“A great crime has been done by destroying the Expositor press and placing the city under martial law, and a severe atonement must be made, so prepare your minds for the emergency.” (Governor Thomas Ford, State of Illinois, June 27, 1844. This was said about the time of the martyrdom while he was in Nauvoo.)
“I felt a dull, lonely, sickening sensation…When I reflected that our noble chieftain, the Prophet of the living God, had fallen, and that I had seen his brother in the cold embrace of death, it seemed as though there was a void or vacuum in the great field of human existence to me, and a dark gloomy chasm in the kingdom, that we were left alone. Oh, how lonely was that feeling! How cold, barren and desolate! In the midst of difficulties he was always the first in motion; in critical positions his counsel was always sought. As our Prophet, he approached our God and obtained for us his will; but now our Prophet, our counselor, our general, our leader was gone, and amid the fiery ordeal that we then had to pass through, we were left alone without his aid, and as our future guide for things spiritual or temporal, and for all things pertaining to this world, or the next, he had spoken for the last time on earth.” (John Taylor)
“Had he [Joseph] been spared a martyr’s fate till mature manhood and age, he was certainly endued with powers and ability to have revolutionized the world…as it is, his works will live to endless ages, and unnumbered millions yet unborn will mention his name with honor, as a noble instrument…who…laid the foundations of that kingdom spoken of by Daniel, the prophet, which should break in pieces all other kingdoms and stand forever.” (Parley Parker Pratt)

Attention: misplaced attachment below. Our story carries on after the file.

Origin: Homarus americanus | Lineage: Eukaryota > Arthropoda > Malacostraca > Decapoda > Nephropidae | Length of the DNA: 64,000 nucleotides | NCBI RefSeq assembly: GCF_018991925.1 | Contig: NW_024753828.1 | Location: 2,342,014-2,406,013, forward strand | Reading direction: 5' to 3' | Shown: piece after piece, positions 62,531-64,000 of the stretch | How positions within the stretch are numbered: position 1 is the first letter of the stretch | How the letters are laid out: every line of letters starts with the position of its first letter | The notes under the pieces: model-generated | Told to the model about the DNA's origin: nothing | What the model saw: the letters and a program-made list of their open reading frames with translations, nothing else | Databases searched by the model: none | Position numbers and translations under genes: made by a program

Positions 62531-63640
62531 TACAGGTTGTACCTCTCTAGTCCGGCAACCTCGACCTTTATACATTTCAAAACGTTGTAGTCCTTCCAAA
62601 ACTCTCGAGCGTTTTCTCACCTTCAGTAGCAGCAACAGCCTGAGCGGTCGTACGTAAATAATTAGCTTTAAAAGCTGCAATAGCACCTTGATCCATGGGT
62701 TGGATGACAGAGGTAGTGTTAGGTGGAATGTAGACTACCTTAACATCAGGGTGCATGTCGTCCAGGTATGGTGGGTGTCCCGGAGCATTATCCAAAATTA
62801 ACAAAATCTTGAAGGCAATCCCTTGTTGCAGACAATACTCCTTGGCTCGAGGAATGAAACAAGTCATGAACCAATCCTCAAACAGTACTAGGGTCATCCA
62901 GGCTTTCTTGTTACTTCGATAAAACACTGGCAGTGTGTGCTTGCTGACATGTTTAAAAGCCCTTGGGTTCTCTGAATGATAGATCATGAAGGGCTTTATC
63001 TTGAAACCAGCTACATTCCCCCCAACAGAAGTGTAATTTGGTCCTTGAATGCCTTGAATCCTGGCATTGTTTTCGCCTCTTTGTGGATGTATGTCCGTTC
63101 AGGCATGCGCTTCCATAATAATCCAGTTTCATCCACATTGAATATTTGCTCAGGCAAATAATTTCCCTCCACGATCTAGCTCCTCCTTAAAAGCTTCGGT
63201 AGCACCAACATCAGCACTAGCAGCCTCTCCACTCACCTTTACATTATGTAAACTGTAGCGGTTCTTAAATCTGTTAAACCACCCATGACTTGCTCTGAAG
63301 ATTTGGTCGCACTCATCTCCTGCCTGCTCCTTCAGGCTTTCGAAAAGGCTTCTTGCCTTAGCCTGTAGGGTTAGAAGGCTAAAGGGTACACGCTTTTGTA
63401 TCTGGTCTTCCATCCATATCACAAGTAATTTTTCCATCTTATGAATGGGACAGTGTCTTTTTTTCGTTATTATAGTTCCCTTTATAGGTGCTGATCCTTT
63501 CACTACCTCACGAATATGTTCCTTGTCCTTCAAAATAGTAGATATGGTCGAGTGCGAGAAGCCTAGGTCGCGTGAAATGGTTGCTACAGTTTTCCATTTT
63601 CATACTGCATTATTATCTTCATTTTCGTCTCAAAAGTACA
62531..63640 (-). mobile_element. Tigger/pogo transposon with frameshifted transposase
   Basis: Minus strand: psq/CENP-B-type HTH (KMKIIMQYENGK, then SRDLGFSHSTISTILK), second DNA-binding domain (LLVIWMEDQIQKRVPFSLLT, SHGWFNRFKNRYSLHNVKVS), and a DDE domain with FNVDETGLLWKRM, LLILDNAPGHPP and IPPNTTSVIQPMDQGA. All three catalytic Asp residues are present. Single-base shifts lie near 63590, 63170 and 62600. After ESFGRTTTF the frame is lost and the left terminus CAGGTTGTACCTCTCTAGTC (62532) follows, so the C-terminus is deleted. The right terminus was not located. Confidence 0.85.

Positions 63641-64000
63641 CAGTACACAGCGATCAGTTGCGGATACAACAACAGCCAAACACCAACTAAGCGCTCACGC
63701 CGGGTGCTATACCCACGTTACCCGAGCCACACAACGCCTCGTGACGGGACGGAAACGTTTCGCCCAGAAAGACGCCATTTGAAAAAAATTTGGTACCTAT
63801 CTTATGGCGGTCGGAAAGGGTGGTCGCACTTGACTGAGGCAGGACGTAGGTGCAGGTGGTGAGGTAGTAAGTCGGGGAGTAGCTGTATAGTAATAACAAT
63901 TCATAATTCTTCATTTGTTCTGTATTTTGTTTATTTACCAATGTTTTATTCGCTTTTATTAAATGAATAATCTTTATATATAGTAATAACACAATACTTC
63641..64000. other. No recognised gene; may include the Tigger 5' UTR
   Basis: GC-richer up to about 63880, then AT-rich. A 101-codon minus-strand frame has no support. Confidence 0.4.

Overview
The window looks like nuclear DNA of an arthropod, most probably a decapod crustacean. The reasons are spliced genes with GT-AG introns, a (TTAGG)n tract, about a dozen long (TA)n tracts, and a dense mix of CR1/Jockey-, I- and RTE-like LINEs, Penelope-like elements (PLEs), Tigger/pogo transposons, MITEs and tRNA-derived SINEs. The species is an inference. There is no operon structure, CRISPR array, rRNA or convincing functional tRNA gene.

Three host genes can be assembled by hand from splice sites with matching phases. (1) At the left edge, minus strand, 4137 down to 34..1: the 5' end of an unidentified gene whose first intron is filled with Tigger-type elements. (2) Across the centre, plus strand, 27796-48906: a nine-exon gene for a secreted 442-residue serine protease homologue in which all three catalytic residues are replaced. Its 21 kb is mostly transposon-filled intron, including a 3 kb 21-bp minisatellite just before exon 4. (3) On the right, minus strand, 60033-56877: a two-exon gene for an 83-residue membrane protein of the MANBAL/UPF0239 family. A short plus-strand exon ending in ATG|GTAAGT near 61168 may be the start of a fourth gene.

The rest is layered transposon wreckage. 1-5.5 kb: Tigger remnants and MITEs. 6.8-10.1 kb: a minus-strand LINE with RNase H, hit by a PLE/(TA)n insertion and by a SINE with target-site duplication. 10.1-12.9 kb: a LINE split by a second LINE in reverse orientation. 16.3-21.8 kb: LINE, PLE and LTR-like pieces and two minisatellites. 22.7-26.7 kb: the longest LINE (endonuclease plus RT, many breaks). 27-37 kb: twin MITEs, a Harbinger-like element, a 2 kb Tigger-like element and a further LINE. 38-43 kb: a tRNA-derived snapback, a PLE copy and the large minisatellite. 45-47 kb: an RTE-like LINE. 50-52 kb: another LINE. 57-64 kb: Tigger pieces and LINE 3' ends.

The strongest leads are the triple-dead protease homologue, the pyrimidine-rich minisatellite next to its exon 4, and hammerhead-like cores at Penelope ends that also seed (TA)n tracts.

“Joseph Smith, the Prophet and Seer of the Lord, has done more, save Jesus only, for the salvation of men in this world, than any other man that ever lived in it.
” (John Taylor)
“After the corpses were washed and dressed in their burial clothes, we were allowed to see them. I had for a long time braced every nerve, roused every energy of my soul and called upon God to strengthen me, but when I entered the room and saw my murdered sons extended both at once before my eyes and heard the sobs and groans of my family…it was too much: I sank back, crying to the Lord in the agony of my soul, ‘My God, my God, why hast thou forsaken this family!’ A voice replied, ‘I have taken them to myself, that they might have rest’…I then thought upon the promise which I had received in Missouri, that in five years Joseph should have power over all his enemies. The time had elapsed and the promise was fulfilled.” (Lucy Mack Smith, mother of Joseph and Hyrum, June 29, 1844, Nauvoo Illinois)